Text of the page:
Short Cuts (1993)

shortcuts_1993_poster
Short Cuts (1993)
  • Time: 187 min
  • Genre: Comedy | Drama
  • Director: Robert Altman
  • Cast: Jennifer Jason Leigh, Tim Robbins, Robert Downey Jr., Andie MacDowell, Julianne Moore

Storyline:

While helicopters overhead spray against a Medfly infestation a group of Los Angeles lives intersect, some casually, some to more lasting effect. Whilst they go out to concerts and jazz clubs and even have their pools cleaned, they also lie, drink, and cheat. Death itself seems never to be far away, even on a fishing trip.

One review

  • Ensemble cast movies have been proven to be both great and terrible ideas. There are plenty examples of movies that represent both ends of the spectrum. Of this particular type of casting, the most familiar are movies that have intertwining story lines that overlay in some fashion. Initially the plot threads feel a bit out of place and non-related, but in due time they all end up crossing paths and lead to some kind of climax. This kind of execution isn’t always the case, but it is more or less the one that is frequently used. Examples of nonlinear story telling would be like V/H/S (2012), V/H/S/2 (2013), V/H/S Viral (2014) and Movie 43 (2013). This is where the stories are fragmented and made into shorts instead of an actual feature length product. The movies that have a more interwoven storyline are works like Crash (2004) and Reach Me (2014). But it wasn’t just the start of the 21rst century that screenwriters had come up with this concept.

    Back in 1993, avant-garde director Robert Altman decided to take a crack at it. The end result was this movie. Based on the writings by Raymond Carver (the same writer to that of Birdman (2014) was based off of) and adapted by Altman and another writer, this movie focuses on the lives of several couples living in Los Angeles. As simple as this sounds, these collaborative threads that make up the film are not very exciting. What truly works in favor for the viewer are the more technical elements. Cinematography by Walt Lloyd (The Santa Clause (1994)) is adequate. Several of Lloyd’s shots contain accurate background scenery to L.A. and anything around that has clear lighting. The music composed by Mark Isham is easy going too. Isham as a composer who tends to create music that is more aesthetic than engaging, yet for this score it has all the cool jazz sounds using the double bass and other jazz instruments. It’s almost like a precursor towards Christopher Lennertz style,…almost.

    Lastly is the acting by all cast members. They can act and they do a great job at making the viewer feel the appropriate way for their roles. Sadly, the problem is their roles. This is where unfortunately so many things go wrong. The cast to this movie is enormous. You have Andie MacDowell, Bruce Davison, Jack Lemmon, Julianne Moore, Matthew Modine, Anne Archer, Fred Ward, Jennifer Jason Leigh, Chris Penn, Lili Taylor, Robert Downey Jr., Madeleine Stowe, Tim Robbins, Lily Tomlin, Tom Waits, Frances McDormand, Peter Gallagher, Annie Ross, Lori Singer, Lyle Lovett, Huey Lewis, Robert DoQui, the list goes on and only a couple of the characters this entire list play are sympathetic or likable to some degree. This is actually quite a frustrating watch. Almost no character has respect for anyone or anything. This is not to say that the characters were intentionally written to be mean spirited, but the attitudes portrayed just make the viewing experience feel entirely hateful.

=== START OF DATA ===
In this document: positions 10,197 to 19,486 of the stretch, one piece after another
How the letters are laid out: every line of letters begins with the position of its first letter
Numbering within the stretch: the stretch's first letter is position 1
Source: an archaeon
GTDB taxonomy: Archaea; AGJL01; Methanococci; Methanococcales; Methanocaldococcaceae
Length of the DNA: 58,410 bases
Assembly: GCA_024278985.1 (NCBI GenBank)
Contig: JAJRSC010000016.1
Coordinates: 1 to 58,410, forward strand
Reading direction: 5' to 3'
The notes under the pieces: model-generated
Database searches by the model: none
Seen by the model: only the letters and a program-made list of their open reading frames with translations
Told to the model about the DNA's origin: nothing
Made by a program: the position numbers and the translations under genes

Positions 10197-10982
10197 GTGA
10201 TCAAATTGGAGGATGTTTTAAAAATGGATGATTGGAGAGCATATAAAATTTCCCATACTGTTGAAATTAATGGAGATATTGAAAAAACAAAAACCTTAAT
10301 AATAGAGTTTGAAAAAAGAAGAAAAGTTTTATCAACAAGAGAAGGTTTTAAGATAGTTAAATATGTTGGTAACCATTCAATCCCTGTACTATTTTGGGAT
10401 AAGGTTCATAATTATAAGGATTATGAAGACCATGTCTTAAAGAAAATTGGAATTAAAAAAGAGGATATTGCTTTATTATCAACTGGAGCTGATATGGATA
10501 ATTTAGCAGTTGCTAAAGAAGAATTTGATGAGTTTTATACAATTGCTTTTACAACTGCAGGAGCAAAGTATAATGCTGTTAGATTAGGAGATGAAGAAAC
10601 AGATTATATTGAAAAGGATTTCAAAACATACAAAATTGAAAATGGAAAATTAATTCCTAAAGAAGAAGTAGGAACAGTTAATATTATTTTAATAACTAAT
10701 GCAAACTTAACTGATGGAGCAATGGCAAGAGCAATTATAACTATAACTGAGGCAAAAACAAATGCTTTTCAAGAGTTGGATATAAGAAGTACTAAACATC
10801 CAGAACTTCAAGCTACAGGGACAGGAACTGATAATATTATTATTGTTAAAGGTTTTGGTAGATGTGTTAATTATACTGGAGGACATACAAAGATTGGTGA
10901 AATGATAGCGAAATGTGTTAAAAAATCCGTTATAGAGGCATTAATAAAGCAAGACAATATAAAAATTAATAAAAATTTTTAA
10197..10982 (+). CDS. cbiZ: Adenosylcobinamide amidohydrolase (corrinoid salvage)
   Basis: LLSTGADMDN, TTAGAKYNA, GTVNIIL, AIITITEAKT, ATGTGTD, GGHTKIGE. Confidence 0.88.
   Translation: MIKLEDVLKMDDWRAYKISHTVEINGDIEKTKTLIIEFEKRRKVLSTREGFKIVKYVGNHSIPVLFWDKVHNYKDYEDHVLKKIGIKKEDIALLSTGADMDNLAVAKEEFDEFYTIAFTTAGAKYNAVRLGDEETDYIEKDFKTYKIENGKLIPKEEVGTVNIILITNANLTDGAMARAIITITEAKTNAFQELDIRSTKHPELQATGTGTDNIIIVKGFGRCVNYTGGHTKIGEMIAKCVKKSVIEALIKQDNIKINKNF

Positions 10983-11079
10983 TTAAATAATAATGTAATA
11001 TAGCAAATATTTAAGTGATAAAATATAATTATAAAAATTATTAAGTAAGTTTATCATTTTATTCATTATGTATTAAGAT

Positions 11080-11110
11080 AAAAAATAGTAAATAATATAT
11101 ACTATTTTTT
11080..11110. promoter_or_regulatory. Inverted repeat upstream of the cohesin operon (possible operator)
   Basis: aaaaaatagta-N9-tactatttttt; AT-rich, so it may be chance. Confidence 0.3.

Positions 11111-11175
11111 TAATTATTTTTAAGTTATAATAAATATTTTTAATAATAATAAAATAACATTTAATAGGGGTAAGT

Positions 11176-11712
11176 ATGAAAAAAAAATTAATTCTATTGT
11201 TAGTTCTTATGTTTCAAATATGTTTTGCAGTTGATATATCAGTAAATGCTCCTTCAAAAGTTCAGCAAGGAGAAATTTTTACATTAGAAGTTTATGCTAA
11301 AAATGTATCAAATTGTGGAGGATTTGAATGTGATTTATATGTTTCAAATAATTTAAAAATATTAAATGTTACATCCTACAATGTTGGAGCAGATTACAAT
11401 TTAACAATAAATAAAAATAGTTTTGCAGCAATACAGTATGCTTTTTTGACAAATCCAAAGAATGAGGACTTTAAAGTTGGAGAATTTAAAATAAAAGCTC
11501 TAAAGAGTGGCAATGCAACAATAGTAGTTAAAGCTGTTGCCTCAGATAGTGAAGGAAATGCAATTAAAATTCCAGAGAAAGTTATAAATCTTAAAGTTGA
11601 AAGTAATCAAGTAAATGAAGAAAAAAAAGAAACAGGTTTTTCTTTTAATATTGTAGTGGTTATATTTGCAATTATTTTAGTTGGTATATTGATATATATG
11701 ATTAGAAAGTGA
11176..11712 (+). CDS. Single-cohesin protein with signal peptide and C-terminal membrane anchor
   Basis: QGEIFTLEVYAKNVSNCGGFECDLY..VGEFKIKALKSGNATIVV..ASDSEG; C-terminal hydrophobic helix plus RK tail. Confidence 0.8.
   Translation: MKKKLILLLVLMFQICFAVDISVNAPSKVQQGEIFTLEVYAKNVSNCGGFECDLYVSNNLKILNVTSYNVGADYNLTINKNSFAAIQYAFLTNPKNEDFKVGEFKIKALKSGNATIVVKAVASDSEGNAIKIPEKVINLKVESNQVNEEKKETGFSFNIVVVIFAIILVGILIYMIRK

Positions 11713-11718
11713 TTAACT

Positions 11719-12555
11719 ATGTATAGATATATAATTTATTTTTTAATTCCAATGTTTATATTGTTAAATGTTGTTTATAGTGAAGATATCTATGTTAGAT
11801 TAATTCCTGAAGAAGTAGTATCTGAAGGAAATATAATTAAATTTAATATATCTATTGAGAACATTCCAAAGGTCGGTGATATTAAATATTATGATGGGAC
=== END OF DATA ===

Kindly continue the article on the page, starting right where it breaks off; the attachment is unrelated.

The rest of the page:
In some cases as well, the characters act very strange. Sometimes they don’t care how foul their mouth is around other people. One character is a mother who makes a living by making phone-sex calls and she does this from while she takes care of her babies. That’s just wrong. Another individual cheats on her husband and has no problem cursing him out in front of her son. How careless. Robert Altman as a director has been known to push boundaries but there are some points that even he should find questionable. It’s understood that people in general take on different personalities during different times of the day and some activities diverge a lot further from others but some are just beyond uncomfortable. My question is, what is supposed to be taken away from this viewing? What is the message specifically? Life is what you make it? Life does not always end happily for everyone? What? The list of questions can go on and on because of how little clarity there is in the film’s screenplay.

    The only credit that can be given to the writers is the connectivity they give each storyline. At some point or another each thread will cross one another and it’s interesting to see who knows who. That’s it though, not even all subplots are or feel properly concluded the right way. There’s something going on in L.A. about some MEDfly and the air is being crop dusted and people think they’ll get cancer; but that goes nowhere. With that, there is very little buildup to the climax of this three hour movie. Worse yet is that this movie is three hours long and couldn’t develop its characters in some fashion to make them likable or at least make them realize how destructive they’re behaviors are. Suzy Elmiger and Geraldine Peroni who work as the editors don’t do a good job either. Some scenes pertaining to a certain thread last all of a quick 10-20 seconds long and it transitions to another. That’s quicker than the editing in Reach Me (2014). It’s unfortunate that it feels this poor.

    Aside from its acting, camerawork and music, nothing else is worth it here. Almost all characters are unlikable, of which most of their behaviors are uncomfortably strange and their development feels somewhat nonexistent. The script also suffers from unfinished subplots, annoying editing and a long running time.

    Points Earned –> 3:10

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